CCP celebrates the Rare Disease Day 2021
The CCP primary goal is to perform excellent research. In the period 2021 – 2030, together with other foreign centers gathered in the International Mouse Phenotyping Consortium we plan to deliver jointly broad-based genomic insights into the function of human genetic variation in both coding and non-coding sequences that underpin future developments in precision medicine, rare disease, clinical genetics, and healthy living and aging.
All these efforts and outputs are freely available to the world-wide research community, irrespective of the users’ background if they are coming from academia or the industrial sphere.
On the occasion of the Rare Disease Day celebrated on 28th February, the CCP is delighted to share with public its recent achievements in the area of rare diseases:
Angelman Syndrome (known also as a happy puppet syndrome) is a rare genetic disease, which causes mental retardation, deficiency in motor skills, absence of speech and other unpleasant symptoms.
CCP is involved in a collaboration with the Prague based Association of Genetic Therapy, z.s. which is a voluntary organization of patients and professionals aiming to support research on potential treatment of rare genetic disorders such as Angelman Syndrome. CCP director Radislav Sedlacek is member of the ASGENT scientific board.
“The aim of the research is to study selected genes and biological processes that are involved in the development of Angelman’s syndrome. Understanding them can be important in finding a cure for genetic defects”, says Radislav Sedlacek, CCP director.
Netherton Syndrome is a disorder that affects the skin, hair, and immune system. Newborns with the syndrome have skin that is red and scaly, and the skin may leak fluid. People with Netherton syndrome have hair that is fragile and breaks easily, this feature is known as bamboo hair. Most people with Netherton syndrome have immune system-related problems such as food allergies, hay fever, asthma, or an inflammatory skin disorder called eczema.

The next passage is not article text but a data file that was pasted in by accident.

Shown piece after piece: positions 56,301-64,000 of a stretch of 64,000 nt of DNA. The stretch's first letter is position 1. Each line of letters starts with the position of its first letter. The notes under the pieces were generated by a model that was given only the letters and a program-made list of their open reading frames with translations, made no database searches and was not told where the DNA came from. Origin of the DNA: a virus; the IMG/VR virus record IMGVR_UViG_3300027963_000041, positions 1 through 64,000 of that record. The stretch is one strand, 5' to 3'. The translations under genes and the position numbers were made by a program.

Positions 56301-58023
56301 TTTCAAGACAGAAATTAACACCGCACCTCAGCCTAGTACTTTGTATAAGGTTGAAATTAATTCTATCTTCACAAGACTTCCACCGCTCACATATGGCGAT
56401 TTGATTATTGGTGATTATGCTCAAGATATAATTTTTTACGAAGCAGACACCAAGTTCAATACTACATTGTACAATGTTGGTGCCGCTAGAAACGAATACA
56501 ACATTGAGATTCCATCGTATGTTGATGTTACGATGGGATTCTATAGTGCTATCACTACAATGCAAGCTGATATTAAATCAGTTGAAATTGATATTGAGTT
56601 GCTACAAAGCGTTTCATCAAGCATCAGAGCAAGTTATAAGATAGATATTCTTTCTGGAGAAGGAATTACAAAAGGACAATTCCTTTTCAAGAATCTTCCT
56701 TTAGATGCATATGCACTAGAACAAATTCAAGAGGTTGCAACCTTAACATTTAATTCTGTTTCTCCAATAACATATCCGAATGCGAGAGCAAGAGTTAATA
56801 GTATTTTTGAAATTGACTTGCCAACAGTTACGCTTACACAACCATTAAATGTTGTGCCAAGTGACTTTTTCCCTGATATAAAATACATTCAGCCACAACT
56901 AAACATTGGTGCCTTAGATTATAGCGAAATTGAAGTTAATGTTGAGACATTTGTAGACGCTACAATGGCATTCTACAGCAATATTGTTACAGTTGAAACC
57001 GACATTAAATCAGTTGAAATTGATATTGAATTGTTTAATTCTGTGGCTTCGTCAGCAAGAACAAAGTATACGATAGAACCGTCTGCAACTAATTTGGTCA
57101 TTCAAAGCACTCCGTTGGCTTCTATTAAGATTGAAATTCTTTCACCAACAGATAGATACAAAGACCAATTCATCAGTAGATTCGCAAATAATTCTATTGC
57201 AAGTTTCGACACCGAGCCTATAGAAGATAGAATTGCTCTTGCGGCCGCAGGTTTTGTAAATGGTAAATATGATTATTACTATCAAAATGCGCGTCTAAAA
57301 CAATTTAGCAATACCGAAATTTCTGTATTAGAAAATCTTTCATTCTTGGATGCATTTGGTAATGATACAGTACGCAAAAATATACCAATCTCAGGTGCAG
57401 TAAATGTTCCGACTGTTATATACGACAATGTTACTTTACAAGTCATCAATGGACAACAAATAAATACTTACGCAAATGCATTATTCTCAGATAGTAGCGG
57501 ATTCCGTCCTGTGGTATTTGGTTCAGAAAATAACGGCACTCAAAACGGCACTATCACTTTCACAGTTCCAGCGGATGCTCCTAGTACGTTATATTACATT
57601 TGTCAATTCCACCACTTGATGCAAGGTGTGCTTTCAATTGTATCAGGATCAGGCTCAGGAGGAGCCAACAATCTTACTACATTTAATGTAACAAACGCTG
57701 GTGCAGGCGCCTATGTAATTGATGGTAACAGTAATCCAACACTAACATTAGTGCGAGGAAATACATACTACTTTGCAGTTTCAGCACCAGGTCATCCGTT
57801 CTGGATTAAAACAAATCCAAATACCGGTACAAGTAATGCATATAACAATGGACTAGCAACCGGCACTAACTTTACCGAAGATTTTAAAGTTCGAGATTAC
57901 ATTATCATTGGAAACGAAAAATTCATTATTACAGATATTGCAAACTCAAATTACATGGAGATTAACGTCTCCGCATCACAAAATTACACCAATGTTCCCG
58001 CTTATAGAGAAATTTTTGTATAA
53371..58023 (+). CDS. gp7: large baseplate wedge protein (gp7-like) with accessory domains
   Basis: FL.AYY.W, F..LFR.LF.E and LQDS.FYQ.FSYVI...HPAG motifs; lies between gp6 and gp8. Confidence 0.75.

“We got a complete picture of the causes of Netherton’s syndrome thanks to a mouse mutant model that has three genes altered at the same time. Until recently, something similar was not possible. Only the availability of new gene modification technologies such as TALEN or CRISPR has allowed us to create a similar model. There is no doubt that in the foreseeable future these tools will make it possible to understand a number of other human diseases and thus contribute to their treatment“, says Petr Kašpárek, principal investigator from CCP.
Kasparek P, Ileninova Z, Zbodakova O, Kanchev I, Benada O, Chalupsky K, Brattsand M, Beck IM, Sedlacek R. KLK5 and KLK7 Ablation Fully Rescues Lethality of Netherton Syndrome-Like Phenotype. PLoS Genet. 2017 Jan 17;13(1):e1006566.
Prader–Willi syndrome is a genetic disorder caused by a loss of function of specific genes on chromosome 15. In newborns, symptoms include weak muscles, poor feeding, and slow development. Beginning in childhood, those affected become constantly hungry, which often leads to obesity and type 2 diabetes.
CCP deputy director Jan Rozman, renowned expert in energy balance regulation, is member of the Preclinical Animal Network (PCAN) of the Foundation for Prader-Will Research based in the United States. PCAN is working to create a preclinical screening platform for relevant drug candidates to improve and de-risk PWS drug development.
Amelogenesis imperfecta is rare genetic disorder mostly affecting the development and mechanophysical characteritics of tooth enamel. Under normal conditions the tooth enamel is the hardest tissue in our body with extremely high resistance against chemical, mechanical and biological stress. Tooth enamel has very complicated and very organized structure, which can be hampered by mutations in multiple genes, which are causative for amelogenesis imperfecta disorder. At CCP we study the function on enamel matrix protein like ameloblastin, amelogenin or enamelin in process of enamel maturation. Understanding of biological functions of these proteins helps us to understand to pathology of disease causing mutations. Beside known enamel matrix protein we focus also on two genes which are responsible for amelogenesis imperfecta without known molecular mechanism such as Fam46a and Fam83h. Finding the molecular function of these gene might help us in search for possible therapies.
Wald T, Spoutil F, Osickova A, Prochazkova M, Benada O, Kasparek P, Bumba L, Klein OD, Sedlacek R, Sebo P, Prochazka J, Osicka R Intrinsically disordered proteins drive enamel formation via an evolutionarily conserved self-assembly motif. Proc Natl Acad Sci U S A 2017 114(9): E1641-E1650